Preferred cast bullet for .38/.357 loads

Bret4207

St Lawrence river valley, NY
I always thought the 32's were more of a field gun, for the woods walker or field stroller. Anything up to large coyote sized stuff at least was fair game. I suppose a light weight 38 shooting bullets int he same class (115-125gr) would be about the same. Never really considered it before. Interesting.
 

Rally

NC Minnesota
Seems your correct Bret. I know a few trappers that do just that. I’ve got a marlin 1894 Cl in .32-20 that is just fun to carry. Loading a 115 gr dp in it at 1350.
 

RicinYakima

High Steppes of Eastern Washington
I always thought the 32's were more of a field gun, for the woods walker or field stroller. Anything up to large coyote sized stuff at least was fair game. I suppose a light weight 38 shooting bullets int he same class (115-125gr) would be about the same. Never really considered it before. Interesting.
My 32 WCF S&W MP Target is a hardened cylinder revolver and will shoot hot enough loads for coyotes, at least to 50 yards. But my 32 ACP and NP's and Long's are at maximum 25 yards, only because none of them are accurate enough for a rabbit's head any further than that. Within their range, they are small eatable game guns. My Browning Model 53 with rifle loads will shoot through 14 inches of coyote, and would not be afraid to shoot whitetails at 100 yards.
 

Rick H

Member
I am a fan of the Lee 358-125-RF as well. My only 38 Special is the Ruger LCRx3 and they duplicate the WW 130 HP's that I carry with. My alloy drops them at 128gr. and they are easy to duplicate the commercial load with. Accurate as well.
 

Alstep

New Member
I've got a SAECO 052 WC that shoots a cut above everything else I have. Lyman 358311 and RCBS 38-150 KT are a close second. Seat 'em long in .38 Spec brass to shoot in .357 guns. Size .359--- 1 Pb/1WW--- NRA lube.
 
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Pistolero

Well-Known Member
I recently got the Lee 358 125 RF and cast up a few hundred. Only did a couple of test loads, mostly
looking to see if a newer (80s vintage) S&W HB Model 10 would shoot to the fixed sights with a 125.
It did, so that question was answered. Now I need to make up a range of loads and see how well they
shoot in general, not just POA, generally (height, actually).

Bill
 

MW65

Wetside, Oregon
I was wondering about the Lee 125. Might be fun with the victory model. Has anyone on the board tried the Lee 125 in 35 REM?
 

Ian

Well-Known Member
I sourced the Lee 125rf to make my WWII Victory model shoot to the sights at 15-25 yards. Anything heavier printed 3-4" high.
 

waco

Springfield, Oregon
I sourced the Lee 125rf to make my WWII Victory model shoot to the sights at 15-25 yards. Anything heavier printed 3-4" high.
I was half looking at one of these inexpensive Rock Island revolvers. Might be a good bullet to try with this one, Price is right.
 

KeithB

Resident Half Fast Machinist
Is that a Colt type pull back cylinder release? For the price, if it was decent at all, it could be a good tackle box gun.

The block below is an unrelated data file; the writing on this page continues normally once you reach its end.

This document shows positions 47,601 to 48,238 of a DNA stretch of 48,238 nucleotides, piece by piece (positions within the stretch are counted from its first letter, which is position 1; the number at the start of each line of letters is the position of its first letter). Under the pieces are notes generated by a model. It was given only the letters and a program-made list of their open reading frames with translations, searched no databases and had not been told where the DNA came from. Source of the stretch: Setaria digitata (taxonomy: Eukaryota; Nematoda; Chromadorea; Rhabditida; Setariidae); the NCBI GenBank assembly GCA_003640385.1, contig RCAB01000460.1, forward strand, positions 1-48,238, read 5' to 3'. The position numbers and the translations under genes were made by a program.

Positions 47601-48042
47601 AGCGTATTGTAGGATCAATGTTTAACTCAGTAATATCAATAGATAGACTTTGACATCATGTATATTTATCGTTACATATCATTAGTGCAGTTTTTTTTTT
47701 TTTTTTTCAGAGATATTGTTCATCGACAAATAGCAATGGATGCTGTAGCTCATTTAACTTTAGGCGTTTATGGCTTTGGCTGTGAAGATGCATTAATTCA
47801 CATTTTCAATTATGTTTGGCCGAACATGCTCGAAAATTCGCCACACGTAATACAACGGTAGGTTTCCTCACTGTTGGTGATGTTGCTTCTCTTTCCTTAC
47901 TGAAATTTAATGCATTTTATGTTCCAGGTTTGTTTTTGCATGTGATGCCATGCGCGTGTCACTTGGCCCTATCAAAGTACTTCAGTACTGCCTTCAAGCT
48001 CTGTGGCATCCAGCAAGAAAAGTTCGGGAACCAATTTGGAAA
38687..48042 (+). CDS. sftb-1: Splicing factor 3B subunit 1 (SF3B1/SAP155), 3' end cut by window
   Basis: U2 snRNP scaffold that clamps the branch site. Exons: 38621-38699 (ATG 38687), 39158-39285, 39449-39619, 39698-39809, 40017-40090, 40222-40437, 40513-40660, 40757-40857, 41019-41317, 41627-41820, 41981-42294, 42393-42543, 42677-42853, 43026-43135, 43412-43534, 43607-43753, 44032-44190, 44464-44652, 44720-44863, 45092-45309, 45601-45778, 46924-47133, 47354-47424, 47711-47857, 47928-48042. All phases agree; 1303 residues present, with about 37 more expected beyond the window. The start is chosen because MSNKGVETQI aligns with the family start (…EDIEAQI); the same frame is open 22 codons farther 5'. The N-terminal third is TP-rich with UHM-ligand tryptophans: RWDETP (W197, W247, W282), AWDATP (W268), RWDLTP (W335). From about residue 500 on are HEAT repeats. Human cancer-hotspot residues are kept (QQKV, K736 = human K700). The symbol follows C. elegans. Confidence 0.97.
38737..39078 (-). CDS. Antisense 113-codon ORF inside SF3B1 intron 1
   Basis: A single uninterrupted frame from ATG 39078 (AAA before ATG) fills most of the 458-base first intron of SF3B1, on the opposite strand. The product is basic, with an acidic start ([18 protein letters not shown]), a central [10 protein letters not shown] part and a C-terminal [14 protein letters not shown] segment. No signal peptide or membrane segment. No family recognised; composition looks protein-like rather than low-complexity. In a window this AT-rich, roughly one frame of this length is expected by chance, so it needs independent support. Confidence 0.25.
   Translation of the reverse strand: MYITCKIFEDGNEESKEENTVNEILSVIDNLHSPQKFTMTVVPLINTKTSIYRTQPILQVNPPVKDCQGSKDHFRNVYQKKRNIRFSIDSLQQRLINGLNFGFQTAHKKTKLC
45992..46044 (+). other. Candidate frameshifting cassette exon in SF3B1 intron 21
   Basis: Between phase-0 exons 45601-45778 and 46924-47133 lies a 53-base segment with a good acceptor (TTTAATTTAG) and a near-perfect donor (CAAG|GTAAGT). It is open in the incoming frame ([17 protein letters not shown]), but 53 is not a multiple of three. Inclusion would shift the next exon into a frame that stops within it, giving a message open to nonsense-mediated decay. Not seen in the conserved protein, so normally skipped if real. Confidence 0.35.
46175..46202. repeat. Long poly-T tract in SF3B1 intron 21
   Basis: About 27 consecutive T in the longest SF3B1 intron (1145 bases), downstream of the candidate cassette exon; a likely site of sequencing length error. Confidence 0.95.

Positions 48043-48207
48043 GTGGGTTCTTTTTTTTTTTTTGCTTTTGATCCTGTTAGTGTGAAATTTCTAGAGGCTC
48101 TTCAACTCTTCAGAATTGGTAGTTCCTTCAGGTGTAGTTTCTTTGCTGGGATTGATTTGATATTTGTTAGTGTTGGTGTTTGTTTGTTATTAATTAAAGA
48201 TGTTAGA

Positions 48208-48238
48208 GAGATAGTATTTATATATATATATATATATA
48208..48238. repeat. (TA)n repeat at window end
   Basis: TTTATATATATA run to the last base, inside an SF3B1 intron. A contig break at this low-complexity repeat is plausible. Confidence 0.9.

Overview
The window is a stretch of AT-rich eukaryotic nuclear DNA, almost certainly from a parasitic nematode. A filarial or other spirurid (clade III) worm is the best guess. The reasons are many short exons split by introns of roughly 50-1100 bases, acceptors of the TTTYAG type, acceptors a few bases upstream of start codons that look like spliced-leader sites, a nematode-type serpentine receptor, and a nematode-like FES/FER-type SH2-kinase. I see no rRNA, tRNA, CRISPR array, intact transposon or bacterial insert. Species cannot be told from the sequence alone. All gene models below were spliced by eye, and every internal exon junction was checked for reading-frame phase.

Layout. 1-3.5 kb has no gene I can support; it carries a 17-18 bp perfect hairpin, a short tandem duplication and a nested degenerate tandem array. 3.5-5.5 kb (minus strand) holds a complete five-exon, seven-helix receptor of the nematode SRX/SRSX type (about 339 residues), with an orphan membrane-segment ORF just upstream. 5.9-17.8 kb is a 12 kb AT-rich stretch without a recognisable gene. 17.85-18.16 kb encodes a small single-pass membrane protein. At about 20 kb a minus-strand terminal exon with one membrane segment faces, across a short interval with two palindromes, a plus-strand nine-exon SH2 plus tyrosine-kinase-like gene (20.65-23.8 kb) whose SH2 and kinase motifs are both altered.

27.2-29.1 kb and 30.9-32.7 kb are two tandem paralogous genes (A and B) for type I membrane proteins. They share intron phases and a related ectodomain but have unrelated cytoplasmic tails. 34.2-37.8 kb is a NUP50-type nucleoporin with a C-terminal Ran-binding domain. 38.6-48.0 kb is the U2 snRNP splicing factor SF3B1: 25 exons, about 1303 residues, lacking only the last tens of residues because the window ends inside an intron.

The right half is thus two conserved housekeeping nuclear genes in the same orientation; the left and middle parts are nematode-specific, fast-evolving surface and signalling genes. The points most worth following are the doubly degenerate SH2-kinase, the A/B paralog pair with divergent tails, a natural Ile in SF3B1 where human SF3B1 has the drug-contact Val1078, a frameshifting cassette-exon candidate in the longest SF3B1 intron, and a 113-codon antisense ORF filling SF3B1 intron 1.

Cherokee

Well-Known Member
don't overlook the NOE 357135 RF. It has the same nose profile as the Lee 358158 and cast out at 138-139 gr from WW+2% tin and easily sizes to .358. The Lee 358125 RF also woks good for me. BTW, the NOE 357135 shoots great in 38 Super.
 

KeithB

Resident Half Fast Machinist
Any idea on the internal construction? i.e. coil vs flat springs, etc. Older Colts seem to be a little more fragile than the comparable S&Ws of the time. Just wondering. Read the reviews, one said the internals were not Colt-like but no elaboration.

At that price you could buy three of those for every GP100 or M10. Not to restart any arguments about 9mm vs .38, auto vs revolver, but for a lot of people that is probably one of the best and most cost effective solutions for home defense.
 

Pistolero

Well-Known Member
Looking at parts diagrams, it seems fairly similar internally to the Colt King Cobra design, which
was a total break with Colt's earlier revolvers, which were internally pretty much the same for the
double action models (New Service and Police Positive are the ones I am most familiar with).
Numrich parts diagram shows all coil springs. The real fragility of the older Colts is
really their design of the hand which holds the cylinder hard locked against the cylinder bolt
during hammer drop and firing. If there is the slightest misalignment of chamber and bbl (almost
guaranteed on at least one hole) the bullet forces the cylinder to line up, putting a hammer blow
on the top of the hand, shortening it over time, leading to 'short timing' issues. OTOH, S&Ws have a bit
of intentional rotational slop to let this self-alignment of a few thousandths (if needed) take place
without any loads on the internal parts. My PP had a short hand when I first got it, so I learned to
smith on Colts.
Not sure if the King Cobra design does that same "locked cylinder at firing" deal.

Amazing price for a steel revolver. If it is as good as the reports, it is a real bargain, although no beauty.

Not much real competition anywhere near that price point, including used. I am entirely unimpressed with
Tauri, seen WAY too many early failures. No such reports with this one, so far at least. LGS stopped
carrying Taurus a number of years ago. They have a range on site, and way too many brand new Taurus
guns were broken in the first firing session, and required the shooter to send to Brazil with 3 month turn
around to fix. The LGS got sick of angering customers. And I rebuilt a Taurus 1911 for a friend, good frame,
bbl, slide but the small internal parts - not good, hammer started following 200 rds from new. Owned by
a good friend.

Bill
 
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